Anthony Embry

At about 8 p.m. on September 24, 1992, Christopher Davis was shot to death at the Avondale Game Room and Package Store in Birmingham, Alabama, allegedly because he refused to return cocaine that he found after another man discarded it while being chased by police.
 
Twenty-three-year-old Anthony Embry and Falanda Miles, 22, were charged with the killing after three witnesses—one who was inside the pool room and two who were outside—identified them in a photographic lineup prepared by police. Embry pled guilty to murder on May 4, 1993, and was sentenced to 20 years in prison.

Miles went on trial in Jefferson County Circuit Court in April 1994. A witness who was in the game room said Miles and Embry came in and shot Davis seven times. Two girls who were outside the store identified Miles as one of two men they saw going into the game room shortly before the shooting. Miles was acquitted after numerous witnesses said he was with his girlfriend who gave birth two hours prior to the shooting.

In April 1996, Louis Griffin, a member of a Harlem, New York drug gang, pled guilty in the U.S. District Court for the Southern District of New York to violations of the Racketeer Influenced and Corrupt Organizations Act (“RICO”) for providing security for the 142nd Street Lynch Mob Crew. The Crew supplied drugs to numerous parts of the country, including Alabama. In the process of entering his guilty plea, Griffin admitted to taking part in the murder of Davis as one of the “predicate offenses” encompassed in the RICO violation to which he pled guilty.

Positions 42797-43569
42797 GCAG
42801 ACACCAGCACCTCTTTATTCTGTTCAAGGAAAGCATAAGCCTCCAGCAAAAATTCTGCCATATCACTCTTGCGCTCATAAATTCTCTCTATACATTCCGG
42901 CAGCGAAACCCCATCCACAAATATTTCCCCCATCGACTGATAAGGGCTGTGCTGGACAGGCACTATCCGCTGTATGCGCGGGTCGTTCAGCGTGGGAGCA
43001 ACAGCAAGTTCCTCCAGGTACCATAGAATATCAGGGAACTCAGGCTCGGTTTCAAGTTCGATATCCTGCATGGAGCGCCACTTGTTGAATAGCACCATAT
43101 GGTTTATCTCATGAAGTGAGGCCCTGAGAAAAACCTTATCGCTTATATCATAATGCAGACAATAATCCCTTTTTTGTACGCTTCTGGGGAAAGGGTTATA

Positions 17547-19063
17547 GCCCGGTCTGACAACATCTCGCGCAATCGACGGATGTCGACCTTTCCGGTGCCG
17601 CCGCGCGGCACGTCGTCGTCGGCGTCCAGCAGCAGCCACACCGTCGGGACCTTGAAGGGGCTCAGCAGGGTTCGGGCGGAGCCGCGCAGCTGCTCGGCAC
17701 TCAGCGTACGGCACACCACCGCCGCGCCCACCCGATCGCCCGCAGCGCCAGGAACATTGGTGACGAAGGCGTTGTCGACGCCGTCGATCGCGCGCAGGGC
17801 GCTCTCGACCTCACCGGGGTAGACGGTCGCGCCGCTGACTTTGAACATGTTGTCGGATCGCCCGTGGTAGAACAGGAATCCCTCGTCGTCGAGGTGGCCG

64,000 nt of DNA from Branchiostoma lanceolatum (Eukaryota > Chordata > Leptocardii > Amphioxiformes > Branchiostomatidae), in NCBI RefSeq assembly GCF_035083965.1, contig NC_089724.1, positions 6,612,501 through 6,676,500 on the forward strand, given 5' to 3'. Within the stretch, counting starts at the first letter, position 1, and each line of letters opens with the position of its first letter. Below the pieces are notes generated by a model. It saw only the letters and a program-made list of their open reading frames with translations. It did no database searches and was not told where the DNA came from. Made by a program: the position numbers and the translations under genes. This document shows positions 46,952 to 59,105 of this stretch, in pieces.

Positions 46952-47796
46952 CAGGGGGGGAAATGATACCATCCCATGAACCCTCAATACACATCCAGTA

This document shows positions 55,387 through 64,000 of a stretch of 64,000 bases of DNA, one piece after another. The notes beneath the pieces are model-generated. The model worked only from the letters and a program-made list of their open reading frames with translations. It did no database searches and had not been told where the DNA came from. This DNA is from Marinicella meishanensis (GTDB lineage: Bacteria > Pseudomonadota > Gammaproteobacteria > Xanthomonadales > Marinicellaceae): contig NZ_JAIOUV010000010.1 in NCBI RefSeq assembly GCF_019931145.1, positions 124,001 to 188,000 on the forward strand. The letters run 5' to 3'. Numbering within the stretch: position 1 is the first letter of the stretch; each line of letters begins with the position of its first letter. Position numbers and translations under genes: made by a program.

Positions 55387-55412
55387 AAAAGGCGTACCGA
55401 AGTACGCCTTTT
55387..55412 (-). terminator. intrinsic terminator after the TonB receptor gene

After learning of Griffin’s guilty plea, Jefferson County authorities filed a motion requesting that Embry’s conviction be vacated. The motion was granted, the prosecution dismissed the case, and Embry was released from prison.

In March 1997, a Jefferson County grand jury indicted Griffin and Raphael Bimbo, a Birmingham drug dealer, for the murder of Davis. Griffin and Bimbo were convicted in separate trials; Griffin was sentenced to death and Bimbo to life in prison.  In August 2000, however, the Alabama Supreme Court reversed Griffin’s conviction because the trial judge had not allowed Griffin’s attorneys to present evidence that Embry and Miles had been charged with the Davis murder and that Embry had pled guilty. In December 2001, Griffin went on trial again and was acquitted. He was returned to federal custody to resume serving the 30-year sentence he received for his New York RICO conviction.

– Maurice Possley
 

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State:Alabama
County:Jefferson
Most Serious Crime:Murder
Additional Convictions:
Reported Crime Date:1992
Convicted:1993
Exonerated:1997
Sentence:20 years
Race:Black
Sex:Male
Age:23
Contributing Factors:Mistaken Witness ID
Did DNA evidence contribute to the exoneration?:No